someone other than the patient commits an action with the intent to end the patient's life, for example, injecting him or her with a lethal dose of a drug
loss that can be recognized by others as well as by
the person sustaining the loss, such as loss of a limb or a
written directive that allows people to state in advance what their choices for healthcare would be if certain circumstances should develop
condition in which a person displays loss and grief behaviors for a loss that has yet to take place
state of grieving or going through the grief process
an order written to indicate that the goal of treatment is a comfortable, digniﬁed death and that further lifesustaining measures are no longer indicated
termination of life
an order specifying that there be no attempt to resuscitate a patient in the event of cardiopulmonary arrest
abnormal or distorted grief that may be either unresolved(lengthy or denied grief reaction) or inhibited (suppression of grief reaction)
"good dying" mercy killing; the deliberate termination of the life of a person
emotional response to loss. varies from person to person
inaccessibility or change in a valued person, object, or situation.
a type of end-of-life care for persons who are terminally ill
period during which a person learns to accept grief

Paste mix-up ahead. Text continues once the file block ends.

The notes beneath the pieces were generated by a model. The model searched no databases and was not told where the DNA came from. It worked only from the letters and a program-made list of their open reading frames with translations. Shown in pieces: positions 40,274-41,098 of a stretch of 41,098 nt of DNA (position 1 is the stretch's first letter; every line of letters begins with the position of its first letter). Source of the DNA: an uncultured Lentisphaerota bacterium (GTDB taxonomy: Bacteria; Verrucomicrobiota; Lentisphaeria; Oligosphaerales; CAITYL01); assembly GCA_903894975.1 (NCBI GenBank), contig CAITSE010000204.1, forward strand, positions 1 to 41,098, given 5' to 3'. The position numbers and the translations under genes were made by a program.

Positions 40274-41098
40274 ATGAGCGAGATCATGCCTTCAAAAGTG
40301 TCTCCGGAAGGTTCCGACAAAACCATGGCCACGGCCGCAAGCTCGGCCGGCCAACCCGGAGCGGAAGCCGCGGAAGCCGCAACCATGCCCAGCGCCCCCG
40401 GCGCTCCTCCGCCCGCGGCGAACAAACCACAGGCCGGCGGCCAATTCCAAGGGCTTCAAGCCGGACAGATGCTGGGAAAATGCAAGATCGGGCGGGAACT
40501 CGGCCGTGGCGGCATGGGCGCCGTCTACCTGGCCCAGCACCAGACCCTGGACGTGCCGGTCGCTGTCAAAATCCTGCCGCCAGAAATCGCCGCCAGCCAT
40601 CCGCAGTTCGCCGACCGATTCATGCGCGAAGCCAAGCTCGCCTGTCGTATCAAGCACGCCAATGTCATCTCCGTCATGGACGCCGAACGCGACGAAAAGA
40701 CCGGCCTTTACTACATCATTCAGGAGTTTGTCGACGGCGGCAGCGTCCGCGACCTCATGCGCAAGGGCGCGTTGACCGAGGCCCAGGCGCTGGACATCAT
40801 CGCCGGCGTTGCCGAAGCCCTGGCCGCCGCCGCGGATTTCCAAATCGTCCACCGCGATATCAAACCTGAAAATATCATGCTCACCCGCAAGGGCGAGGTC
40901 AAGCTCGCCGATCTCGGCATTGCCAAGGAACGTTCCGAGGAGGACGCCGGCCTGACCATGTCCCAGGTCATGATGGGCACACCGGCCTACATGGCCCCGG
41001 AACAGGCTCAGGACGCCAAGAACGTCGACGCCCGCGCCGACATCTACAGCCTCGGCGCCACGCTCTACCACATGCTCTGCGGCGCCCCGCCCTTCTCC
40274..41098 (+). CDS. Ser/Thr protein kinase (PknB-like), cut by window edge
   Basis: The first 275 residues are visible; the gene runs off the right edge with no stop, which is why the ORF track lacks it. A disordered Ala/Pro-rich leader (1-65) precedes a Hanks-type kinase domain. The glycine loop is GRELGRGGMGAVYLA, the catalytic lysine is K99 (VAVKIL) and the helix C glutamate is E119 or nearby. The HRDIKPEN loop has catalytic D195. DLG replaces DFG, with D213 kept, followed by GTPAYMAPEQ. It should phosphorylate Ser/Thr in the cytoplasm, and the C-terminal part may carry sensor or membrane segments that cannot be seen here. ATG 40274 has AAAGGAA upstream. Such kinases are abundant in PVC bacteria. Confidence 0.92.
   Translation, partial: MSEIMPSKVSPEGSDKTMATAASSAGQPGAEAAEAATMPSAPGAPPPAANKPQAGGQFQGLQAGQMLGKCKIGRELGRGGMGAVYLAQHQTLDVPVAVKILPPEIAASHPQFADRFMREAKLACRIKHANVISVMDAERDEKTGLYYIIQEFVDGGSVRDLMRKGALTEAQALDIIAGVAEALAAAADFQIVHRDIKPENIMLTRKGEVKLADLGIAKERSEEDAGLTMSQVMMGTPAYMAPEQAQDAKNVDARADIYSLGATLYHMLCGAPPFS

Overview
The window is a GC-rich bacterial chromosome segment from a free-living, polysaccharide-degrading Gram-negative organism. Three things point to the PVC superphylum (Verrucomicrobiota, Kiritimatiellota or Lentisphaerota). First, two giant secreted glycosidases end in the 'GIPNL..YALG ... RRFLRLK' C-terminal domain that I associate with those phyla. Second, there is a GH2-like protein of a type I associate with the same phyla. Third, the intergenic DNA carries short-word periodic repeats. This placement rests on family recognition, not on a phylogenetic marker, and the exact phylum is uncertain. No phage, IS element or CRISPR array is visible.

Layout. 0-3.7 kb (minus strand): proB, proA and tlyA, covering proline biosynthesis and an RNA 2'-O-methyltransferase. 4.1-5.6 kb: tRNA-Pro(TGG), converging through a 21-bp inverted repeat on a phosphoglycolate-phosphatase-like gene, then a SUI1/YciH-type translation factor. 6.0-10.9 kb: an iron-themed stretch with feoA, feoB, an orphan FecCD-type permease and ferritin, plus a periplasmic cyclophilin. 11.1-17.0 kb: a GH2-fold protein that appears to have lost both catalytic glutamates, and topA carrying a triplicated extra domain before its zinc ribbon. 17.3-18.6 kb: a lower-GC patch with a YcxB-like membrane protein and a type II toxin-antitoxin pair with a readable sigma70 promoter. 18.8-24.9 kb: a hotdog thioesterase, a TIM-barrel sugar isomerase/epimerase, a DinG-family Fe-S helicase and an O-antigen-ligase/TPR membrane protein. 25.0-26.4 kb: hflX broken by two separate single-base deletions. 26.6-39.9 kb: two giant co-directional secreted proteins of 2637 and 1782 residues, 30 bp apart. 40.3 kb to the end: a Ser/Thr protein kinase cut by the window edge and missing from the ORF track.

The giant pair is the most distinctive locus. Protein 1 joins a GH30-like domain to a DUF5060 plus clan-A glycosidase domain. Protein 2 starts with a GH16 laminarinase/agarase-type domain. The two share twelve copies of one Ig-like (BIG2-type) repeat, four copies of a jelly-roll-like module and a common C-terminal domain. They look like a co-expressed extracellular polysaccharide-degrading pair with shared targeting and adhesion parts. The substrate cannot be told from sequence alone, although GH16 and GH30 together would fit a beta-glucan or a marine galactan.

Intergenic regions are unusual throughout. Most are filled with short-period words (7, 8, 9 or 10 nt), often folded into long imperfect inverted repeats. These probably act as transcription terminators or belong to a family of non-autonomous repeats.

(hospice care), taking care of the whole person—body, mind, spirit, heart and soul—with the goal of giving patients with life-threatening illnesses the best quality of life they can have through the aggressive management of symptoms
loss of youth, of ﬁnancial independence, and of a valued environment experienced by a person, but intangible to others
illness from which there is no reasonable expectation of recovery or cure
withdrawal of life-sustaining therapy with the understanding that death may result, generally after adecision is made that the therapy in question is medically futile or disproportionately burdensome
result of a natural development processes ex: parent of single child may experience a loss when a child starts school.
result of a unpredictable event ex: traumatic injury, disease, death, natural disaster.
Engel 1964 Six stages
First to define stages of grief 1. Shock and disbelief (No not me) 2. developing awareness (Why me)3. restituition (religious services, funeral) 4. revolving the loss(dealing with void) 5. idealization (acceptance, talking about person) 6. outcome (Common life occurance)
Kubler-Ross (1969) Five-stages
1. denial and isolation (They made a mistake) 2. anger (why me) 3. bargaining (If i can just make it until...) 4. depression (crying and not speaking much) 5. acceptance (Ive tied up all loose ends...I am ready)
Medical criteria to define death
1. Cessation of breathing 2. No response to deep painful stimuli 3. Lack of reflexes or spontaneous movement
allows a person to die on his or her own terms. Free of pain and distress.
US law requires one be prepared for each dead person. Mortician assumes responsibility for handling and filing. Requires a MD signature.